José Vilar and Friends Case 2 (Update: Solution!)

Dear friends,

Thank you for joining. The last case was a warm up. This one is a little bit more complicated but I know that you will be able to help me with the diagnosis.

This is a 54 year old woman with long standing renal disease.

What do you think?

Check the image below, leave your thoughts in the comments section and come back on Friday for the answer.


Click here for the answer

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    Jan 2019
    DISCUSSION 12 Comments

    12 Responses to : José Vilar and Friends Case 2 (Update: Solution!)

    1. M Venkatesh says:

      Multiple reticulonodular tiny opacities with few bony sclerotic lesions and enlarged cystic kidneys – Aquired cystic renal disease with infectious bronchiolitis

    2. MV says:

      Small difuse dense (calcified) nodules in a patient with polycystic renal disesae, osteopenia and rugger-jersey spine. no evidence of lymphadenopathy.
      I would go for metastatic pulmonary calcification and renal osteodystrophy. Milliary calcifications are also possible. TB milliary disesae is less likely in the abscence of adenopathy.

    3. Shaimaa says:

      Multiple centrilobular nodules

    4. nb says:

      Pulmonary oedema and pulmonary hypertension due to renal failure

    5. Moose says:

      Multiple centrilobular nodules without lobar predilection. Mild subpleural sparing. Enlarged kidneys containing multiple cysts.
      Has there been a renal transplant? Subacute hypersensitivity pneumonitis secondary to immunosuppressant medication?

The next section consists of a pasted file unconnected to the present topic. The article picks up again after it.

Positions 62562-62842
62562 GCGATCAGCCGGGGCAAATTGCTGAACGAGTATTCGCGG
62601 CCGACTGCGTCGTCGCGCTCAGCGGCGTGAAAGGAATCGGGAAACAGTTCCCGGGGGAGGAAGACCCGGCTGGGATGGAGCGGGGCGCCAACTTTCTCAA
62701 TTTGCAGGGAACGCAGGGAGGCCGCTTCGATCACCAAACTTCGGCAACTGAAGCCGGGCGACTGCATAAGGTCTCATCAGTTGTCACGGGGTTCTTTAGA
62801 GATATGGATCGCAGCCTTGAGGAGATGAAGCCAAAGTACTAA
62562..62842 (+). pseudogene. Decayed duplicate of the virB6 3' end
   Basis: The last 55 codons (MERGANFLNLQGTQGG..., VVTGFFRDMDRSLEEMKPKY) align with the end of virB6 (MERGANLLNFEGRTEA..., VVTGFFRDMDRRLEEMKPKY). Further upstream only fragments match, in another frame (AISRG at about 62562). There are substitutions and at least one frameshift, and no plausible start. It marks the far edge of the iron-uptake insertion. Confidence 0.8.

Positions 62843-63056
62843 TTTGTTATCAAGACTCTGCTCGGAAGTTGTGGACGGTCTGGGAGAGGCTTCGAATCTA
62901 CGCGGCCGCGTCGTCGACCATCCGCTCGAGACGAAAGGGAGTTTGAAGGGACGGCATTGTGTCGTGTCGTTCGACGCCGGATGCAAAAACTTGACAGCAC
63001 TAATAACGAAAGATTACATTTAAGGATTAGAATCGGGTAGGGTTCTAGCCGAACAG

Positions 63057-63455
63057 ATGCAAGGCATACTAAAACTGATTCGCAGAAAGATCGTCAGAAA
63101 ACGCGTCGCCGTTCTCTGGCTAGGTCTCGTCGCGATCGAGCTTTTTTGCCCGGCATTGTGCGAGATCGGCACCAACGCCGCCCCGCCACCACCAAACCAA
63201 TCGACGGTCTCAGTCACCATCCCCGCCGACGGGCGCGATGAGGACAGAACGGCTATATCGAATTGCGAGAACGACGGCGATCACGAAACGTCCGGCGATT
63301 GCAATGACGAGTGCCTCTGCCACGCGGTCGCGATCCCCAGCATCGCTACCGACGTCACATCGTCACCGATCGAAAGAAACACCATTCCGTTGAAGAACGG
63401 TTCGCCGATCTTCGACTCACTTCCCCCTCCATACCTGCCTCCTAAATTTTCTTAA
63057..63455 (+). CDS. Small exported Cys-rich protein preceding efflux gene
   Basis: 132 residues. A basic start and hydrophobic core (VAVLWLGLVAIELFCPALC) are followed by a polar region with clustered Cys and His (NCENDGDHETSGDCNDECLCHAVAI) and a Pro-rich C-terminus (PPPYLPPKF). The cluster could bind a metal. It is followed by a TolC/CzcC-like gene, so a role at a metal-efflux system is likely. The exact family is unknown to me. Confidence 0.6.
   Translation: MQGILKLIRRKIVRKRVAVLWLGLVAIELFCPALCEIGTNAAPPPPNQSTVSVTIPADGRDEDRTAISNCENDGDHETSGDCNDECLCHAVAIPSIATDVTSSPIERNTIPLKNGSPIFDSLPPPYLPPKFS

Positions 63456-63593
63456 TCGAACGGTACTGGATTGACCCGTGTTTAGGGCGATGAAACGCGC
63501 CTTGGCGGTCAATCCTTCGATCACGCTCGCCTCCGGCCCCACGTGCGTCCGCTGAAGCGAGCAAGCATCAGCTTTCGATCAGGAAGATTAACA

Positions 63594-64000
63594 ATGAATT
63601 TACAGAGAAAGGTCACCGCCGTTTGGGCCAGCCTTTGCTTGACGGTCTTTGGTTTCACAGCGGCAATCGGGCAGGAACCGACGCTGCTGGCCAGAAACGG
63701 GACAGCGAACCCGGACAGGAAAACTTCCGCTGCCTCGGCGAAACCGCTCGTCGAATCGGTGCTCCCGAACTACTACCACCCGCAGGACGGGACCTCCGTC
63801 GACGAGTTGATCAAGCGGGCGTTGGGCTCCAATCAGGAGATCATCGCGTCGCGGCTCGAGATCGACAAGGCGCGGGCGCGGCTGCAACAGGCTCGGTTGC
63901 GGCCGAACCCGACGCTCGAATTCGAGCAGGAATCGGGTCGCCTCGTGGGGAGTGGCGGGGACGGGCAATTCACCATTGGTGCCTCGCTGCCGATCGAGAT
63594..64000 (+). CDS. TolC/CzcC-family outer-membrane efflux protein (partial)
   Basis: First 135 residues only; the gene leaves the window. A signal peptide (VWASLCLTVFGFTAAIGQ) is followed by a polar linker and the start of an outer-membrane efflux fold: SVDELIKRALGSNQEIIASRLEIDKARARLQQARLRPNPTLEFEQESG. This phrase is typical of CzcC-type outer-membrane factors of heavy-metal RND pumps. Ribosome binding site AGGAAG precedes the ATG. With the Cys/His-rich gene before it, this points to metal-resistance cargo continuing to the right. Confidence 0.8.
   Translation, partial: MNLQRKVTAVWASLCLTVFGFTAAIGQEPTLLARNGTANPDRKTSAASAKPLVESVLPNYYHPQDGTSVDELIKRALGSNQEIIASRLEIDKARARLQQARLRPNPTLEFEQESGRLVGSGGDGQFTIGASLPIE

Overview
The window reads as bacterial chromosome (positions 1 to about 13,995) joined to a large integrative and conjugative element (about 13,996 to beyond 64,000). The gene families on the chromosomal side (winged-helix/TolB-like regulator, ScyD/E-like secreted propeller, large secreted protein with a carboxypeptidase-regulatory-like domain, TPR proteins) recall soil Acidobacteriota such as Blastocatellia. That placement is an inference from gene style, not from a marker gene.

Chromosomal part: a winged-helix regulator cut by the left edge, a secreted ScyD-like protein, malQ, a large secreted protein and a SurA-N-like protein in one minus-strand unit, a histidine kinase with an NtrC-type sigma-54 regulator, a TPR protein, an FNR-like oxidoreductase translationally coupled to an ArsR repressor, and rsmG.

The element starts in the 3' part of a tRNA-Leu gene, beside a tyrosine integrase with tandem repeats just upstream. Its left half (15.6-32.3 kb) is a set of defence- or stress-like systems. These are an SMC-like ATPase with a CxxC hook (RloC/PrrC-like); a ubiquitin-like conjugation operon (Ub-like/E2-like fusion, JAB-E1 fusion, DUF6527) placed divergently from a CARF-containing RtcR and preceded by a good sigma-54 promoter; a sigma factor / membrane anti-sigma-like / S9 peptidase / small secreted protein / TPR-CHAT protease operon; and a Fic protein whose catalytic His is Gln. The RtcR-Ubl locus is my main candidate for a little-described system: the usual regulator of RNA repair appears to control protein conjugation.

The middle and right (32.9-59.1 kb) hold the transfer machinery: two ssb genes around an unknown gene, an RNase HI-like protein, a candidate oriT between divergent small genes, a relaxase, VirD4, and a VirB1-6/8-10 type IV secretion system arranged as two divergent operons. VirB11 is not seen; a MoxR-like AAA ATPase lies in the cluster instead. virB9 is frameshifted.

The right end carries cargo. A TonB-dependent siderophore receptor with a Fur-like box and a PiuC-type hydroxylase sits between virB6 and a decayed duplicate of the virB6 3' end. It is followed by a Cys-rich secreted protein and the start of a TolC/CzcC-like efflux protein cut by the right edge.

6. MK says:

      Good morning!

      In the x-ray and CT there are multiple bilateral, diffuse and randomly distributed micronodules. In the osseous window there are some blastic lesions and in the abdomen there is a policystic renal disease. I am thinking about hyperparathyroidism.

    7. tr says:

      on the CXR, a coarse reticulonodular pattern can be seen without volume loss, which was confirmed by CT, the kidneys appearance is consistent with autosomal dominant polycystic kidney disease.

      considering the history and radiographic appearance I would consider a drug-induced interstitial lung disease.

    8. jose vilar says:

      You guys are getting close but not completely. The case is quite difficult as you will soon se, but I believe that theres is a teaching clue…

    9. Mauro says:

      Probably the lung and bone changes can be explained by amyloidosis secondary to the chronic kidney disease.

    10. jose vilar says:

      Look at the bone window settings in the chest CT. Does it help?

    11. Nadia says:

      I was wondering… would it be possible to get another images with bone windowing? I am not quite sure what we can see in this one. It looks like multiple small sclerotic lesions that are found in patients with tuberous sclerosis, however, with one scan only I do not feel very confident about this differential.

      Thank you 🙂

    12. Andra says:

      on the thoracic X-ray and CT there are multiples multifocal micronodules centrolobulaires.In bone window some sclerotic bone lesions. In the abdomen there is an aspect of polycystic kidney disease. I think of tuberous sclerosis.